Wednesday, April 22, 2015
Focke Wulf Fw-190A-5/U-14 with torpedo LFT5b (800kg) Luftwaffe 1943.
The Germans used the F5b aerial torpedo, derived from a Norwegian design, and the F5w, of Italian design. They had some Japanese aerial torpedoes, but my source (Campbell) says they were not used due to frequent maintenance requirements.
The Germans simply bought nearly all their aerial torpedoes from one "trusted" manufacturer named "Silurificio di Fiume" (now Rijeka, Croatia) which was THE torpedo factory of the Austro-Hungarian empire but during WW2 was under Italian control. Since demand overcame offer, sometimes Luftwaffe and Regia Aeronautica had bitter confrontations for the produced lots that had to be settled by diplomatic efforts and reciprocal concessions.
I spare you the stories about the sabotages done by the blue collars.
In 1941 exhaustive trials were undertaken with all existing types of German bombers at the Grossenbrode bombing school in order to determine which was most suitable for adaptation for the torpedo-bombing role, and these and subsequent tests at Grosseto, on the west coast of Italy, revealed the most suitable aircraft to be the Heinkel He 111H. At that time the He 111H-6, powered by Jumo 211F-1 engines, was replacing the He 111H-3 as the "standard" production version from late 1941. Accordingly, the He 111H-6 included among its various possible external offensive loads a pair of 1,686-lb. LT F5b torpedoes slung side-by-side beneath the fuselage mounted on PVC racks. Numerous experiments were also carried out with various air-launched guided weapons - one of these being the L 10 'Friedensengel' (Angel of Peace) device - which were auxiliary lifting and stabilising surfaces designed to give standard (F5 air-launched) torpedoes gliding properties, but the He 111H-6 role was confined to the test programme conducted with this device only. As far as I am aware it never saw action…
Other German torpedo-bomber types were:
The Heinkel He 115C-4 floatplane was a torpedo-bomber carrying one torpedo, in which defensive armament was reduced to one rear-firing MG 15 machine gun, thirty examples of this type (C-4) being built.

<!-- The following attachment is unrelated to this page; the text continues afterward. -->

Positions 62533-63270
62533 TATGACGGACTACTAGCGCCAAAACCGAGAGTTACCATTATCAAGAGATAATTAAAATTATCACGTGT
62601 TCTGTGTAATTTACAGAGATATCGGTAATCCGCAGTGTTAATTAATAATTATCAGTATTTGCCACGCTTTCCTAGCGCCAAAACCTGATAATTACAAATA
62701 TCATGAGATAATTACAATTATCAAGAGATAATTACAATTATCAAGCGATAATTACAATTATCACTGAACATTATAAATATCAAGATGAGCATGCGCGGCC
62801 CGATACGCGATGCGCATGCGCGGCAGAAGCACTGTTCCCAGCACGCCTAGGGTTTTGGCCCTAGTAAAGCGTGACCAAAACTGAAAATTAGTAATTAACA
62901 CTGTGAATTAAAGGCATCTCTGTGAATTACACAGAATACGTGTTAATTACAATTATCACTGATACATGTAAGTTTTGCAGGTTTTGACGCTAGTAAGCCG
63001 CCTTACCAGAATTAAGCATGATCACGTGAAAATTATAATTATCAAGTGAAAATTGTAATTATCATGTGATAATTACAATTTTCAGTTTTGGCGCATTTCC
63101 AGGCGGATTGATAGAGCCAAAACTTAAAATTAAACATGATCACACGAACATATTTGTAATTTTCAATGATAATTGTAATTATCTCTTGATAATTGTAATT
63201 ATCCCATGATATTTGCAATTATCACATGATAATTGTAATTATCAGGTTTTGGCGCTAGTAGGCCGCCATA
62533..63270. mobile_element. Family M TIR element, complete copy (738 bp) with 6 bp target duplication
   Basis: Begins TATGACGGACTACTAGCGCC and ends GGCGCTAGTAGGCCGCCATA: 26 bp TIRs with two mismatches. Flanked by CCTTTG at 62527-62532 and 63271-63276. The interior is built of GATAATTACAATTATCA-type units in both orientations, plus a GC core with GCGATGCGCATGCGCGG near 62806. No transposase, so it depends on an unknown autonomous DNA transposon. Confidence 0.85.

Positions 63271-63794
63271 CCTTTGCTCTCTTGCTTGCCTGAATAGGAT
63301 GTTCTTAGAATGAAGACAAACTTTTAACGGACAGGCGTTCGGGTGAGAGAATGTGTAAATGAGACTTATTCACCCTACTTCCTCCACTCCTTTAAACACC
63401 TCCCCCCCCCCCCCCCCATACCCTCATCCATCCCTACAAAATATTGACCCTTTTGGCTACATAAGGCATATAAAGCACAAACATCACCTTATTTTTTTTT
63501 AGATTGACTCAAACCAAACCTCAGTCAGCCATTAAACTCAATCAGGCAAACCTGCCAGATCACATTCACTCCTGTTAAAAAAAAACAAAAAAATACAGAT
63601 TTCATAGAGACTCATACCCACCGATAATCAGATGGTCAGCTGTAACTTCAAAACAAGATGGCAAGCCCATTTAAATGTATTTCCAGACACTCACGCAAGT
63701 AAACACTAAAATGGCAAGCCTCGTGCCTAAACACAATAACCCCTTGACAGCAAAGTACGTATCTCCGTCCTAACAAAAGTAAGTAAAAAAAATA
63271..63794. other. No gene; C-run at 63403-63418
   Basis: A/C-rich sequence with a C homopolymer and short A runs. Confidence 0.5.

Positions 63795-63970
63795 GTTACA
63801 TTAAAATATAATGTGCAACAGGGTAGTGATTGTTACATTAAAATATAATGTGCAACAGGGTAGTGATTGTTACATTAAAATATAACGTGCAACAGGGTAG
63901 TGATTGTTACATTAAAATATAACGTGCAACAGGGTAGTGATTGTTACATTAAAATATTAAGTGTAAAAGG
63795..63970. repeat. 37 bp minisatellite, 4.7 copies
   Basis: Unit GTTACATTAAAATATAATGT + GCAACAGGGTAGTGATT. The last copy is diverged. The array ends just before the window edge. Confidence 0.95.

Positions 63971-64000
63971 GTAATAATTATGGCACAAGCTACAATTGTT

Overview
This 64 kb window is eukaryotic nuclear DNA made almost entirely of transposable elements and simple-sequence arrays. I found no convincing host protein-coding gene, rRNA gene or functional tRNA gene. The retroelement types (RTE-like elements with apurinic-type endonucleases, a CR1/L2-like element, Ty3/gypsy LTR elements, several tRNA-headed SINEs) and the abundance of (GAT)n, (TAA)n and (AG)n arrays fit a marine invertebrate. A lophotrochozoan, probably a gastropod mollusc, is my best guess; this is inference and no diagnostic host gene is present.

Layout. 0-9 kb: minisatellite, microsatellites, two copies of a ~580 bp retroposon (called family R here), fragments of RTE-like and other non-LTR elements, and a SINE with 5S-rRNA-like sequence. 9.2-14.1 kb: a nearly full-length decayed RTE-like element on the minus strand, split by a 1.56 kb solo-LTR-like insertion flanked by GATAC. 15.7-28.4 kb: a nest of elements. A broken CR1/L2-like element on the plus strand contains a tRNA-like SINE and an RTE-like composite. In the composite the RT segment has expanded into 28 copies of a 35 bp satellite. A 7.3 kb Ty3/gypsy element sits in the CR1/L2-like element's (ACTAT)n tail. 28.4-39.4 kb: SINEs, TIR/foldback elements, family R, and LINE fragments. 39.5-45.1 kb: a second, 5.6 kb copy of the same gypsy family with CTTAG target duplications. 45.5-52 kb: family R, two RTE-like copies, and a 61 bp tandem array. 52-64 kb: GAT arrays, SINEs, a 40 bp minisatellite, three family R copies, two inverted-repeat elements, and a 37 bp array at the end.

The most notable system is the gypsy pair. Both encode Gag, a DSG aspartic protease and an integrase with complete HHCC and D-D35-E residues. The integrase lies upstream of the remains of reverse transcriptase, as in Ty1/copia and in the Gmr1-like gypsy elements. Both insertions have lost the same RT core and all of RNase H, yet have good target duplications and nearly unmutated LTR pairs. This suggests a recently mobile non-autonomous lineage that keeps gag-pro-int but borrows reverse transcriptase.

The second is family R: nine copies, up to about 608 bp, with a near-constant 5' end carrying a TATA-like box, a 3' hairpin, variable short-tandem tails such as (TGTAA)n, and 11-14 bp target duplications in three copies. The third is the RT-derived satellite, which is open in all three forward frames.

Junkers Ju 88A-4/Torp & Ju 88A-17 - A number of the Ju 88A-4 type were adapted in 1942 for the torpedo-bombing role under the designation Ju 88A-4/Torp, and a small series of aircraft manufactured from the outset for this role were designated Ju 88A-17 and operated by Kampfgruppe 28 on shipping strikes. One PVC rack beneath each wing root supplanted the four ETC bomb-racks inboard of the engine nacelles, and two 1,686-lb. LT F5b torpedoes were carried, and a long bulged housing fitted on the starboard side of the nose containing the equipment for adjusting the steering mechanism of the torpedoes in the air. The crew compliment was reduced to three members (four being the norm), and the offset ventral gondola was deleted from some aircraft of this type (later Ju 88A-17s).
Probably one of the most well known actions where German torpedo-bombers were used were the attacks on convoy PQ-17 in which at least two of the torpedo-bomber types stated above were used, namely the Heinkel He 115C-4 floatplane, and the Heinkel He 111H-6…both types scoring hits on ships which were sunk (some finished off by U-boats).
The complete blueprints of Japanese aerial torpedoes (Type 91) were delivered by I-30 (aka the “Cherry Blossom boat”, under Lt.Cdr. Shinobu Endô) in August ‘42. The Kriegsmarine tested Type 91s at Gdynia/Gotenhafen naval station as LT 850. Curiously enough, some 30 of them were found by the Polish and used until 1954 under the designation 450 LK.
The next Japanese sub I-8 (aka the “U-Flieder”, under Cdr. Shinji Uchino) also delivered two Type 95 Mod. 1 oxygen submarine torpedoes and a Type 95 torpedo tube. During the tests conducted by U.S. Naval Technical Mission to Japan, the latter type developed up to 53 knots.